Debt is another cause for some concern. Corporations have taken on higher leverage: unsurprising, given the low cost of debt. If this had been put to expanding capacity or improving competitiveness, it would be less of an issue given the expectations of higher cash flow. However, much has gone into capital management, particularly buybacks in the US, or into leverage, such as in private equity. Interest rate markets are becoming more difficult and corporations may be excessively exposed to refinancing into higher rates and a lower appetite for credit securities absent higher spreads.
US inflation, as a determinant of financial market direction, continues to report below expectations. To be fair, there was little indication prices would move up substantially, but that a combination of some pricing power (especially in labour) and reversion from cyclical factors would take the CPI closer to its historic range. It has been the most notable where factors such as tighter employment conditions, a fall in the exchange rate, and cycling of low healthcare and communication costs pointed to a higher inflation rate than is currently evident. These issues may still be latent in the data.
Arguably, the more important issue for central banks is the lack of wage growth at a time of demand for skilled labour in key sectors. If low inflationary and implicitly, wage expectations are so entrenched that households no longer believe in much of a move, central banks may have to reconsider their goals. This will be particularly the case in the US with sub-4% unemployment, fiscal stimulus and tax cuts where corporations have stated commitments to wage rises.
What is clear is that the consumer is behaving in a restrained manner in most countries. House price excess and therefore housing debt have been a feature in Canada, New Zealand, the Netherlands, Sweden and, of course, Australia. Nonetheless, to date it has been reasonably managed through central bank and regulatory measures. The contribution from the household sector, representing circa 60-70% of GDP, is therefore likely to restrict growth.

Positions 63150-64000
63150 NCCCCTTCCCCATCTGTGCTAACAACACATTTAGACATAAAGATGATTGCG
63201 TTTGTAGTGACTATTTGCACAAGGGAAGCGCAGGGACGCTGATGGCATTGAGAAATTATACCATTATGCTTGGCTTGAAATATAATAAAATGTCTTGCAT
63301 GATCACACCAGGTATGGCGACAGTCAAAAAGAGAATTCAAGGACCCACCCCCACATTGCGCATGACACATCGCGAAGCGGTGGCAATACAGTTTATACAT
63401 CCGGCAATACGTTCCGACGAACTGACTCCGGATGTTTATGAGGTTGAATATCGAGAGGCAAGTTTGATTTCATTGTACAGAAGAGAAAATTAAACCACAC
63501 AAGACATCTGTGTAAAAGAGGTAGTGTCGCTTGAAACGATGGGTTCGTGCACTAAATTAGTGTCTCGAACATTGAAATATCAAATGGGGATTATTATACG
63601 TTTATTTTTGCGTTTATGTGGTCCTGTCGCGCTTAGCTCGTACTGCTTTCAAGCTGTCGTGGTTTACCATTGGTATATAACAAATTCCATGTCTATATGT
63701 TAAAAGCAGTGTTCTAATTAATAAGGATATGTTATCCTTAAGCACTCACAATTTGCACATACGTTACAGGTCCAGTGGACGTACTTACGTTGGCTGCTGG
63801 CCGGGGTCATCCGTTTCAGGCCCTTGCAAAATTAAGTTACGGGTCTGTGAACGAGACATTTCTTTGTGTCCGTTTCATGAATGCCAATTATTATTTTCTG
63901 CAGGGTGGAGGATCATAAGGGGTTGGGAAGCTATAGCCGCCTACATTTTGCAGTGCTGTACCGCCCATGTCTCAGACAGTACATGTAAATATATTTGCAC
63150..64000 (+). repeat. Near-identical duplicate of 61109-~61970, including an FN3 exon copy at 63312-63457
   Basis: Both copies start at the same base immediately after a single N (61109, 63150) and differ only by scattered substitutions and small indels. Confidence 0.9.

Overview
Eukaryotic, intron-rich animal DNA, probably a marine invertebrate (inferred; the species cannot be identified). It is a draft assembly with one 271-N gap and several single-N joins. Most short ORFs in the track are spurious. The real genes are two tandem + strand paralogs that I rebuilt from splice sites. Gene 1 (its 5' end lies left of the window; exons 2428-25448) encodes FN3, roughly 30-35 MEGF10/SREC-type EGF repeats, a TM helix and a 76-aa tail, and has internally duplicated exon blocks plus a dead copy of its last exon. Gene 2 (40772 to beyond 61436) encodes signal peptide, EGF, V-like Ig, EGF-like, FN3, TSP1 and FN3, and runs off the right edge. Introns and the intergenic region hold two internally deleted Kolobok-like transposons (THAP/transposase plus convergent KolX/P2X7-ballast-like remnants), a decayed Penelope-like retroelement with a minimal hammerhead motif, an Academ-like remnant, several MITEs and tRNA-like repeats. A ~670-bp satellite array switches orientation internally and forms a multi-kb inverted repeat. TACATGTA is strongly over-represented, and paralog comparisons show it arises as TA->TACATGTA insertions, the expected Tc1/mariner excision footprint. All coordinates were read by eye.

China is regularly cited as a risk to global growth. Private sector credit has dominated that discussion and with the central authorities seemingly less tolerant of risky lending, the issue has abated, though it remains to be seen if it will be the case were growth to slow more than expected. The current power base has now shifted its focus towards domestic development, ‘Made in China’ and its high-profile infrastructure developments across Asia and the developing world.
Australian economic conditions have improved somewhat from a low ebb in 2017. It is widely accepted that housing activity will slow, albeit at a moderate pace. State-based investment spending has, however, picked up to fill the gap and non-mining capex is also improving. The weakness in the household sector will limit upside, with relatively high debt and low wage growth restricting spending. A recent fall in the saving rate implies that consumers have been spending above their cash flow, a pattern that cannot persist for long.
The key signals to ascertain the economic outlook centre on PMIs and business confidence surveys, credit markets, inflation and wage data.
– Trend in key indicators – inflation, wages, interest rates – may not provide support for risk assets on both the upside and downside. Stronger data imply tighter monetary policy and a higher risk-free rate: weaker data indicates that economic growth may not deliver to expectations.
Asset Class Outlook
GDP growth and investment market returns are lightly correlated on an annual basis. While the trend is similar based on one year forward real GDP growth, it is clear that within each economic cycle there is a high degree of dispersion in the annual equity returns.
Global GDP Growth vs. World Stock Returns, 1970-2017
The correlation between economic growth and equity markets has become higher as economies and investors have become globally linked. For the statistically minded, the R2 has moved from 0.28 in the 1970-1993 period to 0.64 in 1994-2017. This latter period is noted for its high growth, rise in global trade and central bank focus on inflation.
The summation is that even with a relatively robust GDP outlook for this year, this will not eliminate the possibility of weak or negative equity returns.
In the shorter term, investment assets are bounded by the combination of valuation, sentiment and market participants.